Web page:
Ebooks, Amazonians, Models, Penguins, and Apples

The New Deal

This weekend the news came through that Penguin, who has hesitated to leap into the ebook market without a viable pricing model, had finally reached a deal with Amazon to sells its content on the Kindle. Despite the deal, the questions remain-

1) who is in control of this new industry and

2) will content need to conform to whatever limits the new industry presents?

Which Price is Right?

The question of dependable (and profitable) pricing models has preoccupied the major publishing houses for decades. The newest fad is Apple’s suggestion of the so-called “agency model”. Following this model, the publisher will decide the price of a title and takes a 70% cut, with the remaining 30% of the profits going to the retailer (or app, if you’re thinking ahead). A great description of how the model is intended to work was provided my Mike Shatzkin on Idea Logical.

Apple is reported to have adopted the agency model with the five publishers it has initially signed up – HarperCollins, Hachette Book Group, Macmillan, Simon & Schuster, and now Penguin.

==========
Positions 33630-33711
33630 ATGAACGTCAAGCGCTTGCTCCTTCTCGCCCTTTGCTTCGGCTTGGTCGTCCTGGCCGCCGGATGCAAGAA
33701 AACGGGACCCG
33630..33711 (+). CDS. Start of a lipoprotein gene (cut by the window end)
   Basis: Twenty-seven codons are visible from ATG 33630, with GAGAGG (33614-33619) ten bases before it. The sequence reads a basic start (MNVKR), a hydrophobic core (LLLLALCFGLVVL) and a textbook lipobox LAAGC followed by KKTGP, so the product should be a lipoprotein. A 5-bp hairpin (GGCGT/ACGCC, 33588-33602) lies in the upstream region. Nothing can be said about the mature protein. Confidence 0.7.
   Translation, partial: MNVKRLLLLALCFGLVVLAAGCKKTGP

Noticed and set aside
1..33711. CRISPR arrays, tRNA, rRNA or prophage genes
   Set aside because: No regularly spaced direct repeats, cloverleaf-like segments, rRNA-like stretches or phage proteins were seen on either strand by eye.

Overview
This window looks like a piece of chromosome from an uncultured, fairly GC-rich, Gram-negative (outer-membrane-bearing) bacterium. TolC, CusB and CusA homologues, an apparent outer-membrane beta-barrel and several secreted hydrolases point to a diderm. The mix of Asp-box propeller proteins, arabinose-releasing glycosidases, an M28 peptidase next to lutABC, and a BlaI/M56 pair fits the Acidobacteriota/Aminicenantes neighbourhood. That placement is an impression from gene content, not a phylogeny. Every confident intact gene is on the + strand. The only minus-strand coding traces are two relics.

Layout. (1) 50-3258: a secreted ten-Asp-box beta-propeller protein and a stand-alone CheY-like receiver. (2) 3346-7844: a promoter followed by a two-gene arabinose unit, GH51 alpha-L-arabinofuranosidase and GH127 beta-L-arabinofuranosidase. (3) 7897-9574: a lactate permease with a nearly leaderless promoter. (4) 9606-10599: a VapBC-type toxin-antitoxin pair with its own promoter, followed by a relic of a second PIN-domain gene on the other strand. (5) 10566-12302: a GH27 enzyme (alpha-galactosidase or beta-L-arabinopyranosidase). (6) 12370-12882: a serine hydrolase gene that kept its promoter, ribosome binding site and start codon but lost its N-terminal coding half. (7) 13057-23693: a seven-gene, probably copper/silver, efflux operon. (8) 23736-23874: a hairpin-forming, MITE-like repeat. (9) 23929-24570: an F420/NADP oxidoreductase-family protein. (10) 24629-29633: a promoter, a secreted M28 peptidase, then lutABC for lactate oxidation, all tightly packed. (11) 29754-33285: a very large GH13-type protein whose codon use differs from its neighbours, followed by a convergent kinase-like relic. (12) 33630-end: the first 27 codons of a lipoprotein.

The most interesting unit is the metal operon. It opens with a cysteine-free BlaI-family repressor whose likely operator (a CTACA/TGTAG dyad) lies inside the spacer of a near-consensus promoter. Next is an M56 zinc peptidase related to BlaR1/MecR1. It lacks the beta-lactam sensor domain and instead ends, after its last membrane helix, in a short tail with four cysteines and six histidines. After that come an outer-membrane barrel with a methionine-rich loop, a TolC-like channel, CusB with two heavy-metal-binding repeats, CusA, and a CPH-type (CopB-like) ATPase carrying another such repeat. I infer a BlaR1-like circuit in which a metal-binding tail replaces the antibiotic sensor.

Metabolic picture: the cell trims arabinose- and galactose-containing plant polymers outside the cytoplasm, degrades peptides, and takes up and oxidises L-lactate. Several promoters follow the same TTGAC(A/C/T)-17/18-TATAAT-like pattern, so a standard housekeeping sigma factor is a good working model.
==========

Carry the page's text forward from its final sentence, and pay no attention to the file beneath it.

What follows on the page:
In last month’s New Yorker, Ken Auletta provides the best overview I have read so far about the publishing industry, its business model, and it’s tenuous new relationship to the electronic platform revolution. The article breaks down the complicated attachments to the newly-minted power brokers of  the industry:  Amazon the pioneers of the ebook frontier, and Apple, who threw their hat in the ring with the iPad.

The article provides the clearest and simplest overview I’ve yet read where the industry finds itself. For the full article, visit newyorker.com.

  1. June 26th, 2010

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